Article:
The Coastal Post - June 1999

Bicycling The Balkans in Marin: Civil Wars on the Trails

By Stephen Simac

Bicyclists, pedestrians, equestrians and alternative transport users are natural allies against a motor vehicle dominated society, but in Marin they are fractured into Balkan fiefdoms.

Peak bicycling months are here, International Bicycle Day, Bike Day and Bike to Work Week have been celebrated around the country but in mellow Marin, the civil wars continue.

The mountain bike anarchists are accused of terrorist activities on the trails, seeking autonomy by fraudulent map making and illegal entrenching of new trails. On Mt. Tamsylvania, the hikers and horse people are accused of sabotaging trails with nails and wires, and generally being wrinkled, old grouches.

The road bikers are cursed by drivers of immense SUV's for hogging the road, slowing down traffic, and for fashion violations. The roads of west Marin and Highway One are narrow winding roads with heavy car, truck and RV traffic at high speeds. Even though the coastal highway is a state designated bike route, CalTrans has never bothered to improve it to a pleasant bicycling experience, much less a safe one.

Once bicyclists are in the parklands of West Marin, for the most part they must stick to those kamikaze roads. If they stray, the National Seashore militia practice mountain biker ethnic cleansing. The Serbian park ranger's brutish harassment of bicycle and other outlaws is local legend.

Off road cycling has it's hazards, but motor vehicles are more deadly. The National Park could easily be bombed by NATO, or at least sued for creating an attractive nuisance, and restricting bicyclists to the most dangerous terrain. Even the drivers who are injured or killed on the hazardous highways to and through the parklands might have a case, because the Park doesn't provide alternatives to motor vehicles while they build parking lots for cars.

The weekend traffic and parking problems from Stinson Beach to Pt. Reyes are always complained about by residents in the summer and prayed for in the winter, but the traffic and parking continue to worsen. The Park has never consented to help manage the traffic or provide bus services. For the cost of a couple of road slide repairs, overhead gondola service from San Rafael and Marin City could transport thousands who now drive to this recreational area for the entire Bay Area. Yosemite National Park, which has a similar number of visitors was forced to participate in a regional transportation plan.

In fact the park has always favored increasing motor vehicle traffic. In 1985 the National Seashore outlawed off road bicycling in most areas of the Park. A couple of friends and I were ticketed for riding out by Bass Lake shortly after the change by a ranger who almost got his gun out. Very Agro. Now I drive to the parking lot and hike when I go, but the bicyclists who do pass me are polite as are the nudists and potsmokers, too. At a certain point, we've got to get along..

Bicyclists can ride like jerks, going full speed around blind curves, passing from behind with no warning or carving erosion ditches into the trail. They are also more likely to severely injure themselves or others, so those costs provide a reason for keeping them off trails. The inconsiderate actions of some mountain bikers fractures possible alliances with hikers, horse owners, and even mass transit proponents to change the policies and include bicyclists in the mix.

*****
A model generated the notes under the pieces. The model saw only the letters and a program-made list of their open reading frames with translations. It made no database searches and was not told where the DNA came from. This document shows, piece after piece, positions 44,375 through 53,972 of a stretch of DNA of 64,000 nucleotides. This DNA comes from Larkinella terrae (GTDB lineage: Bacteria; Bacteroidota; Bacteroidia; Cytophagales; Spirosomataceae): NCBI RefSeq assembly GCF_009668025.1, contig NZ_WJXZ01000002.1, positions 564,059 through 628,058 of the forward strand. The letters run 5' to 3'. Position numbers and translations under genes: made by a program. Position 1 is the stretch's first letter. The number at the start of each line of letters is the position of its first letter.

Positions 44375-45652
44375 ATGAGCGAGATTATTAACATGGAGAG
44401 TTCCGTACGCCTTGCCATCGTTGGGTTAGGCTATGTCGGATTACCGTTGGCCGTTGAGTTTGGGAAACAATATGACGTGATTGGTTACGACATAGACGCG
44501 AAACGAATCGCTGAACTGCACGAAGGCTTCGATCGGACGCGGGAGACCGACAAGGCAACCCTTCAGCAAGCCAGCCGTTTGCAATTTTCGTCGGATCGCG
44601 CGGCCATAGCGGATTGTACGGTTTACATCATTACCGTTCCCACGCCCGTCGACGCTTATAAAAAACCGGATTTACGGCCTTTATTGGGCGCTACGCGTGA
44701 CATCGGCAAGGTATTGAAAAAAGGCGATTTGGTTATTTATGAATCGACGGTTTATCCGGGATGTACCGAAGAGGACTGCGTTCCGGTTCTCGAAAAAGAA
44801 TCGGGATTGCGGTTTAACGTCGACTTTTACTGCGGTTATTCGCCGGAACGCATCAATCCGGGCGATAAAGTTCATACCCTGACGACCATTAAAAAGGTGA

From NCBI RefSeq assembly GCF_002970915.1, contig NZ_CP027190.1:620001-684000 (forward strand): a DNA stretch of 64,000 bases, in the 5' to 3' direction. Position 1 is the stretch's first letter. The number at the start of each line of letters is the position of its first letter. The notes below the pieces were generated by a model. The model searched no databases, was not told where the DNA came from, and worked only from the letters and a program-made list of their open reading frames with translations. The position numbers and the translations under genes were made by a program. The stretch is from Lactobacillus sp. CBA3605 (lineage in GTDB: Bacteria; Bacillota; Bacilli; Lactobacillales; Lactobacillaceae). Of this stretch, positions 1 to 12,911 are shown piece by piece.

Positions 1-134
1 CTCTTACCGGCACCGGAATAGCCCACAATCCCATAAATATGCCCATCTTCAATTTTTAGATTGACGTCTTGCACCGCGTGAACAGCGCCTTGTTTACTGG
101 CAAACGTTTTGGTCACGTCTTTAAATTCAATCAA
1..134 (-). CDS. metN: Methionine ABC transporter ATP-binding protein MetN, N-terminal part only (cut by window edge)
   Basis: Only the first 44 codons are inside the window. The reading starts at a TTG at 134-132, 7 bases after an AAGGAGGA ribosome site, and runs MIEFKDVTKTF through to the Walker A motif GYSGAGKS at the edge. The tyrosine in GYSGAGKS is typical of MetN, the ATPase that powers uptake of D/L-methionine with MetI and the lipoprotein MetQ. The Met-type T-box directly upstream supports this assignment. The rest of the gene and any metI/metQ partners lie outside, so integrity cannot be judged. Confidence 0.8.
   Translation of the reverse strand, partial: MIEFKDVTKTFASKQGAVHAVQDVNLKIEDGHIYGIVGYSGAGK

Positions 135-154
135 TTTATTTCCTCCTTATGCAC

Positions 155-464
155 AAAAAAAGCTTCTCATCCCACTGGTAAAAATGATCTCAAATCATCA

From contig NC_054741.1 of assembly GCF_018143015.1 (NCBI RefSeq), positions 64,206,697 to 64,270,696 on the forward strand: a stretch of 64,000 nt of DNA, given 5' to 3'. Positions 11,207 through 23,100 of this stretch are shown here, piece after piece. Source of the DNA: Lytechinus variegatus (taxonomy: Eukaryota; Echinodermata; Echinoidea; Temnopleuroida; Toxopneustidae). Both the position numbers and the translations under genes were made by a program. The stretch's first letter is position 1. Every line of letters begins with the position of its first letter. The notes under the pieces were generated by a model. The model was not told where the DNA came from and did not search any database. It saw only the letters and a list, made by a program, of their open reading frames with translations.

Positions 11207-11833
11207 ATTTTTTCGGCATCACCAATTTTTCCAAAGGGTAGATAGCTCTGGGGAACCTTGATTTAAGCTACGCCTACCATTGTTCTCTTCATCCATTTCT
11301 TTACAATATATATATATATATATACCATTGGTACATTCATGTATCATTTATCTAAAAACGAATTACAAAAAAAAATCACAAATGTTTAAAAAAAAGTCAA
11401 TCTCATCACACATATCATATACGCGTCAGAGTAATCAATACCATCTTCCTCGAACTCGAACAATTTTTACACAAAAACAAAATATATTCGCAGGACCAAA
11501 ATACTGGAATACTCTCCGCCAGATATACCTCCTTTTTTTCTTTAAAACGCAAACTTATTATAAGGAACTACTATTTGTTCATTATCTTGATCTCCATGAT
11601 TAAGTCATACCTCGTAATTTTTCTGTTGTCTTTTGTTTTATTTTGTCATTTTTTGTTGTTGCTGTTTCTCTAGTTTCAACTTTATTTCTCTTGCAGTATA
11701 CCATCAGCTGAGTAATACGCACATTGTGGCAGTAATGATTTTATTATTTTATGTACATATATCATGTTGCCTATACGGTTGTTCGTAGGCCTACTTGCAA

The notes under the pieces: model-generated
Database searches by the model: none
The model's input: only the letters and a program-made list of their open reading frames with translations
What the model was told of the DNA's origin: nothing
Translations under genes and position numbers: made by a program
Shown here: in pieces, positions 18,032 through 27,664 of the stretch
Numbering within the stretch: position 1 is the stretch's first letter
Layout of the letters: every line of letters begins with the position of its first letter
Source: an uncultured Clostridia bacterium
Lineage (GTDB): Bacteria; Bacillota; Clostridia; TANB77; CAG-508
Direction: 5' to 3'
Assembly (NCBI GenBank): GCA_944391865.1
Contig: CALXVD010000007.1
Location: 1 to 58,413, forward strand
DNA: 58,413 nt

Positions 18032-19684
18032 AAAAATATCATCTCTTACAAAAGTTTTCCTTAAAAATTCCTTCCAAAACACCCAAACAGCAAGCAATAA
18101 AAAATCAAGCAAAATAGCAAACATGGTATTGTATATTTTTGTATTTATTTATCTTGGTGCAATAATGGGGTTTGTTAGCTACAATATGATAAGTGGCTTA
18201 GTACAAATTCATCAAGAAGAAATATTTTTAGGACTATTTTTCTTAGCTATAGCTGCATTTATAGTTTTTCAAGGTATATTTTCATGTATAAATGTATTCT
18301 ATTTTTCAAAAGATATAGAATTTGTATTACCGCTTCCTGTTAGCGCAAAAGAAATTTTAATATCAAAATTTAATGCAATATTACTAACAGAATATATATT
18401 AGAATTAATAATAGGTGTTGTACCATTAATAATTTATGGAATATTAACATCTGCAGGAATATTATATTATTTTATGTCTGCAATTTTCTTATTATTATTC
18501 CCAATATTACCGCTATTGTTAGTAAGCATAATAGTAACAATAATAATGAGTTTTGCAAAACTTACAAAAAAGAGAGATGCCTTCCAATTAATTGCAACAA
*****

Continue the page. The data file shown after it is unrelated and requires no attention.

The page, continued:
For the most part even gonzo mountain bikers are learning to reduce erosion, show consideration for hikers and horsies, and slow down and smell the ceanothus. If they apply peer pressure to their jerk friends, there will be fewer and fewer pissed off hikers and other opponents of their access to appropriate lands. Experimenting with trails for hikers, horse or bikers only, a partitioning with UN troops, might lead to integrated trails which the rest of country lives with.

The National Seashore policy of banning bicycles off road was precedent setting, but few other parks have followed suit. It is based on prejudice and is being challenged by Barry London, a biker who was ticketed for riding off road in Olema Valley, instead of on Highway One. He's opted for a court case instead of paying the ticket, and hopes to persuade a federal judge to rule against the park policy. If he loses, his next project may be prison reform, from the inside.

Central Marin, from Fairfax to Mill Valley, hosts weekend hikers and bikers from around the Bay. Because Marin has almost no weekend mass transit they drive here, park their vehicles on narrow deadend roads to attack trail heads to state and water district lands where they strive to get away from it all and run into each other. Needless to say, the locals would rather ban parking and limit access on public roads, than build lifts from downtowns to the mountain so that visitors had an alternative.

They conveniently forget that the bounty of state and national open space and parkland in Marin, was mostly bought by Californians and Federal citizens for their recreation. In Ross, the rich revolted against the hordes of refugees seeking wilderness trails. Peeing and parking on their roads is illegal but the weekend warriors still flood in. In Bolinas the water board is floating a plan to limit parking downtown to stickered residents only, but it's a leaky plan. There's too many Range Rovers and Volkswagen Vans to fit. Mill Valley just keeps serving them coffee and sends them up the hill to pee in the manzanita.

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